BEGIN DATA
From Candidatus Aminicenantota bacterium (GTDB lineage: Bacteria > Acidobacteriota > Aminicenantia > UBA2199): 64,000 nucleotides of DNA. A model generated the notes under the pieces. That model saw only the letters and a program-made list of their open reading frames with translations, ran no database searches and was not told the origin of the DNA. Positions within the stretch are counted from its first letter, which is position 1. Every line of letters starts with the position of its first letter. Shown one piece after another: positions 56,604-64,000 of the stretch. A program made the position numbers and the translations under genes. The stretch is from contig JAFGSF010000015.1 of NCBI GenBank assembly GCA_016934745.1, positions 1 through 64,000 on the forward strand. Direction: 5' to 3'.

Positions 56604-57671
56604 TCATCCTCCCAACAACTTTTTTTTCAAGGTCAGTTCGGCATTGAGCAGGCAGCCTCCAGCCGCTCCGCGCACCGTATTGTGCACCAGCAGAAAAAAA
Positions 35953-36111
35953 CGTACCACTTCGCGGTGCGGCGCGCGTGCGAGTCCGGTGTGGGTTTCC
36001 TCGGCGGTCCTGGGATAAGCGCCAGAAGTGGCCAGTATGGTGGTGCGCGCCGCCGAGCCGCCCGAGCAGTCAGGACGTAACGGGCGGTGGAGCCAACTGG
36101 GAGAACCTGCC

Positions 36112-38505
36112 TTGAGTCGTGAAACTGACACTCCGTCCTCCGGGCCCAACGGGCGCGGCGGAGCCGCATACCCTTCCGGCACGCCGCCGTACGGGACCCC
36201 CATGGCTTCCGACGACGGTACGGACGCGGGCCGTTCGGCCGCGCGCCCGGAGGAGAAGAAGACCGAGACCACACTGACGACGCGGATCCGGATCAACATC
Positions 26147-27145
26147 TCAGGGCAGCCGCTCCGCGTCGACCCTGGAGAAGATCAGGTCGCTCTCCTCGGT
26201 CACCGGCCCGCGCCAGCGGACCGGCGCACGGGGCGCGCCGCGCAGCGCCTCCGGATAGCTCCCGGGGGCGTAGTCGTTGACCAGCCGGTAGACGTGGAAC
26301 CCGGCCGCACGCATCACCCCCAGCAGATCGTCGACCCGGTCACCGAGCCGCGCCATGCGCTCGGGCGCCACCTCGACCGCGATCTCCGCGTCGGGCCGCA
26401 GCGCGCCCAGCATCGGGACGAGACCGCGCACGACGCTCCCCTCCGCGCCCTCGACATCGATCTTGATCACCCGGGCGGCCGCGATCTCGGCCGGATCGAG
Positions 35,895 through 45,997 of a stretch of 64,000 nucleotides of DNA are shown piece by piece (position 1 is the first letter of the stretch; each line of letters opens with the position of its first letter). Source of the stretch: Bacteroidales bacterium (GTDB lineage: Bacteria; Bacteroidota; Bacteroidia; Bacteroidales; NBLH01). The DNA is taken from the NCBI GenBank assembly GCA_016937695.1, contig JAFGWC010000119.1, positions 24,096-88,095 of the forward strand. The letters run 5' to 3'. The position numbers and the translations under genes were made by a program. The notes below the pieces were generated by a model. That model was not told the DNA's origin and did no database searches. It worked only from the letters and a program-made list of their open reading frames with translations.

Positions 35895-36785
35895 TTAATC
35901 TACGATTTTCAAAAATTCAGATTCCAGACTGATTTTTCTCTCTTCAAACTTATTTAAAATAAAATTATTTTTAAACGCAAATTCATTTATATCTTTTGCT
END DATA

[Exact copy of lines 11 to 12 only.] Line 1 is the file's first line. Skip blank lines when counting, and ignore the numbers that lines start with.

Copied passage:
Positions 26147-27145
26147 TCAGGGCAGCCGCTCCGCGTCGACCCTGGAGAAGATCAGGTCGCTCTCCTCGGT